An Indian journalist in Australia has been charged with people smuggling after he helped a “fake media contingent” of eight other Indians arrive in Brisbane to cover the Commonwealth Games, authorities said Thursday.
Rakesh Kumar Sharma, 46, was detained at the Brisbane Airport on Wednesday along with his eight Indian companions whose accreditation was allegedly not genuine, Australian Border Force (ABF) said.
According to an ABF statement, Sharma has been charged with offences under the Migration Act 1958, including people smuggling, after he allegedly facilitated the travel of a “fake media contingent” to attend the Gold Coast Commonwealth Games next week.
Nine individuals who arrived at Brisbane Airport held Temporary Activity Visas and claimed to be accredited media representatives to cover the Commonwealth Games.
ABF Airline Liaison Officer (ALO) in Bangkok had flagged the group on transit through Thailand on suspicion that they may be “non-genuine travellers”, the statement said.
They were questioned by ABF officers on arrival in Brisbane and eight were found to have fraudulent foreign media credentials, it said. Australian Federal Police (AFP) officers arrested and charged Sharma who appeared in Brisbane court today.
The maximum penalty for these offences is 20 years in jail.
The police will allege in court that the Indian national who did hold valid credentials was facilitating the group’s travel, the statement said.
ABF Regional Commander Queensland Terry Price said while the forces were working hard to ensure smooth entry for legitimate Commonwealth Games visitors, attempts to exploit the event and Australia’s visa programme will not be tolerated.
“Anyone wishing to enter Australia, including athletes, team officials, spectators and the media must hold a valid visa and accreditation and must be deemed to be a legitimate visitor,” Price said.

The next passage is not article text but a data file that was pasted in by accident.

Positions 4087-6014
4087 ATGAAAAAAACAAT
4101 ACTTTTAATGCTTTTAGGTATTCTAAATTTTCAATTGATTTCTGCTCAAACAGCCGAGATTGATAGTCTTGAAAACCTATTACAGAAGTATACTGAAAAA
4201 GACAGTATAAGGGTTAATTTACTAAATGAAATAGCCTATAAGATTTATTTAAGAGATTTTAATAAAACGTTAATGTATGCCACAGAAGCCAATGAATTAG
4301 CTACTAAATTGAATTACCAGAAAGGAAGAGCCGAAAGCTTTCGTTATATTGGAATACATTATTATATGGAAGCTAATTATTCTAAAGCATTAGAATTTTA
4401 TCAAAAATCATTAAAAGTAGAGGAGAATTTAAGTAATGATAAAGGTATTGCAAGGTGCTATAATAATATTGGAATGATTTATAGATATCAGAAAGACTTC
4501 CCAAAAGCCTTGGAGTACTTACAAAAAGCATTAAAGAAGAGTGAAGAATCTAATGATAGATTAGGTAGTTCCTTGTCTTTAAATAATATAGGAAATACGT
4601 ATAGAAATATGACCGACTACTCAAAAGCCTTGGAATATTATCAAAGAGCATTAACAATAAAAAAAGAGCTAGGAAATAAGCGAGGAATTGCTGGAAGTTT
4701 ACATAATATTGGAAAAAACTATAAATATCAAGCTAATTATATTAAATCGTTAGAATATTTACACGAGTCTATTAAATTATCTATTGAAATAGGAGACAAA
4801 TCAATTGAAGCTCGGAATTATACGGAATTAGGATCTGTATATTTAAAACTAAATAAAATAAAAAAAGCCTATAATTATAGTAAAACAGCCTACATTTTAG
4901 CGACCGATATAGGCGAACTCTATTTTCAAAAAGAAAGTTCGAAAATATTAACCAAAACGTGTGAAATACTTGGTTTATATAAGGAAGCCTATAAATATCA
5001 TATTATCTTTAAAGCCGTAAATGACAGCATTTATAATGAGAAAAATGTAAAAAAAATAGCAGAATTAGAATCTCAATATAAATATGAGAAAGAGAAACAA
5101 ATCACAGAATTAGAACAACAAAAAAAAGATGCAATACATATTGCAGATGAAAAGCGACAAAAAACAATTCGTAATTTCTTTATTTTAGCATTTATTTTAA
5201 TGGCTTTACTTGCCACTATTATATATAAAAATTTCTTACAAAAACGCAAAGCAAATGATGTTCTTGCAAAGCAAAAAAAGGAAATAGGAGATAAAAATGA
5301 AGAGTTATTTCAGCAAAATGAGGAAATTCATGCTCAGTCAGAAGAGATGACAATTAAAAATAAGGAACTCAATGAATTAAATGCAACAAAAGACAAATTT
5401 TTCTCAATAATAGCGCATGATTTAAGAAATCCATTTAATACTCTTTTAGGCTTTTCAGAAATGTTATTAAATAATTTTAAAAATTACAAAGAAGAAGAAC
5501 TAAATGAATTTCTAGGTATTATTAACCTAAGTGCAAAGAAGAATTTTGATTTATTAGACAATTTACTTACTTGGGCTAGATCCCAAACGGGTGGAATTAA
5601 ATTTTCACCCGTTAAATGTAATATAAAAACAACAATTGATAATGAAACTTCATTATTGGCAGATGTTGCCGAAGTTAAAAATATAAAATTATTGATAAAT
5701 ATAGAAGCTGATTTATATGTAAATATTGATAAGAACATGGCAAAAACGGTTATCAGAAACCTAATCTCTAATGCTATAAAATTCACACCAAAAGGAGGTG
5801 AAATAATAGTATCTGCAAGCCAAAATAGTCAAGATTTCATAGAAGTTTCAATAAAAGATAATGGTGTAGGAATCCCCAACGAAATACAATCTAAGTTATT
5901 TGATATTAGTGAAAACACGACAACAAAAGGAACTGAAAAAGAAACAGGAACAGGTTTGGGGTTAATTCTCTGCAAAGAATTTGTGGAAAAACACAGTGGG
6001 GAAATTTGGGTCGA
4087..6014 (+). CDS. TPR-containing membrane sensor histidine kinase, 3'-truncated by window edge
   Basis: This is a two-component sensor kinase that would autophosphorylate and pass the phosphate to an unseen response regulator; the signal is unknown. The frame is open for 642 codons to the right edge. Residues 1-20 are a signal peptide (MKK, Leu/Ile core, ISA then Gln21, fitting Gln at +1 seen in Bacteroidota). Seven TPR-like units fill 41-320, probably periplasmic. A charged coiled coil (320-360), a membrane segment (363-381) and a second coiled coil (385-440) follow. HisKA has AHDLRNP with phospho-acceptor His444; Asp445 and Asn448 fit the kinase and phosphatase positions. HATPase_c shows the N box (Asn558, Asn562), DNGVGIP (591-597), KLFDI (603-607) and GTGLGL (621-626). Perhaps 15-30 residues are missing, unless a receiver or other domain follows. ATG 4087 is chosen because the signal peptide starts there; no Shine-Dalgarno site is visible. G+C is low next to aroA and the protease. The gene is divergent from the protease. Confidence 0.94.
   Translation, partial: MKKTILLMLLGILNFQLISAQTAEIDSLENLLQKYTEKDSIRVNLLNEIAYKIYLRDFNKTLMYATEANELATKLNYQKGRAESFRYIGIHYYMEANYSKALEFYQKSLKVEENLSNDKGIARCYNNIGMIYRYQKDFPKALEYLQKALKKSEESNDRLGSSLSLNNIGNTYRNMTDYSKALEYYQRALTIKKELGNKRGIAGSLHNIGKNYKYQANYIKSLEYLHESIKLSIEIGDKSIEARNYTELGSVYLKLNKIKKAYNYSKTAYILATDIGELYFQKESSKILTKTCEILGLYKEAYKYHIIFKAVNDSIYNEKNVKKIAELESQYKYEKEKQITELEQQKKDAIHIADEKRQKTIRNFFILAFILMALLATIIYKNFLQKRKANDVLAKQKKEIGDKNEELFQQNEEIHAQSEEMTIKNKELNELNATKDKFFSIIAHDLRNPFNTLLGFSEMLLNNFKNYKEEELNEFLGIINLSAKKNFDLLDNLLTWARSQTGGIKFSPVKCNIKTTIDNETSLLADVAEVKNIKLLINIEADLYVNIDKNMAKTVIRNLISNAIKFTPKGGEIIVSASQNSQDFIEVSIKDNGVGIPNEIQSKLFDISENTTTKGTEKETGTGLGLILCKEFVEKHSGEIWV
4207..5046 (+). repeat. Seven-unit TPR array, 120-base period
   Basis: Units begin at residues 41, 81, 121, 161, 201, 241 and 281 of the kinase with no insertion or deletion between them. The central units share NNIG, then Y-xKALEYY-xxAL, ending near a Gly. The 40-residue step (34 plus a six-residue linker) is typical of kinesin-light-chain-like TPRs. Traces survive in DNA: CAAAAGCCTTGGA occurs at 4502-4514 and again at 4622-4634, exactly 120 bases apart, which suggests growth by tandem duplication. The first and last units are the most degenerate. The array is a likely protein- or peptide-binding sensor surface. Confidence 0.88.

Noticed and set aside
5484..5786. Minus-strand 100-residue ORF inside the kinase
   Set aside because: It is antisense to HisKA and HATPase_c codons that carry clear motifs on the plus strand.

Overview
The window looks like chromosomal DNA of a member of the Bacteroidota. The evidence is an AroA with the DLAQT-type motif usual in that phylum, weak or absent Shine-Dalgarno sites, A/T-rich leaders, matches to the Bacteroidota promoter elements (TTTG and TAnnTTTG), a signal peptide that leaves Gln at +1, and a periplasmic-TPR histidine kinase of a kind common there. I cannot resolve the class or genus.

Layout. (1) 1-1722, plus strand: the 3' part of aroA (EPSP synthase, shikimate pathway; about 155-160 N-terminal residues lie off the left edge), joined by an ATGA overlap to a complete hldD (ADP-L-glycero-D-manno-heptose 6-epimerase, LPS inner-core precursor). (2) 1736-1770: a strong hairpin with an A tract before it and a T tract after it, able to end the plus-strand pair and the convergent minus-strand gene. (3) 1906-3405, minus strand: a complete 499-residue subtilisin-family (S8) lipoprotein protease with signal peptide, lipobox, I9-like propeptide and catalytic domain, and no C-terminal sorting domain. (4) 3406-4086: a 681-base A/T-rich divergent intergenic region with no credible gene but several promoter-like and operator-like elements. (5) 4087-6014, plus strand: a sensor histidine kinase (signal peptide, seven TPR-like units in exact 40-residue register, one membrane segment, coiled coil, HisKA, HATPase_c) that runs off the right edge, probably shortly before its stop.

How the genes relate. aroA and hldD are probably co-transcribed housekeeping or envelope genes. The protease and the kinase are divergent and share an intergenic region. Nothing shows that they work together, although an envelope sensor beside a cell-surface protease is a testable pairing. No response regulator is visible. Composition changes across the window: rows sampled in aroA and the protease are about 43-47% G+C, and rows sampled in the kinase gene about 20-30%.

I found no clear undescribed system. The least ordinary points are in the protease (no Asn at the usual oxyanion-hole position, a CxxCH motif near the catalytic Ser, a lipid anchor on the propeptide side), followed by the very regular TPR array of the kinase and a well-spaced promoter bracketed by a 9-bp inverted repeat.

As with all travellers, the ABF will process all Commonwealth Games visitors on arrival and anyone found not to be here for legitimate purposes can expect to have their visas cancelled and to be turned around, he said, adding that this may occur on arrival or prior to boarding flights to Australia.
“We have a skilled network of ALOs at key overseas international airports who can identify travellers of concern and stop them travelling or, as in this case, provide real time information to alert colleagues onshore,” he said.
“The ABF remains highly alert to other similar attempts that may occur as we get closer to the start of the Commonwealth Games,” Price said.
AFP Manager Aviation Warwick Macfarlane said the security measures in the lead-up and duration of the Commonwealth Games will be a collaborative effort between law enforcement and domestic partner agencies.
“AFP officers at Brisbane International Airport will continue to work with partner agencies to maintain a safe and secure environment for all travellers attending the Commonwealth Games,” Macfarlane said.
While the other eight Indians have been taken into immigration detention, Sharma will be remanded in custody and is scheduled to appear in court on April 6.
The 2018 Commonwealth Games, commonly known as Gold Coast 2018, will be held from April 4 to 15 in Queensland, Australia.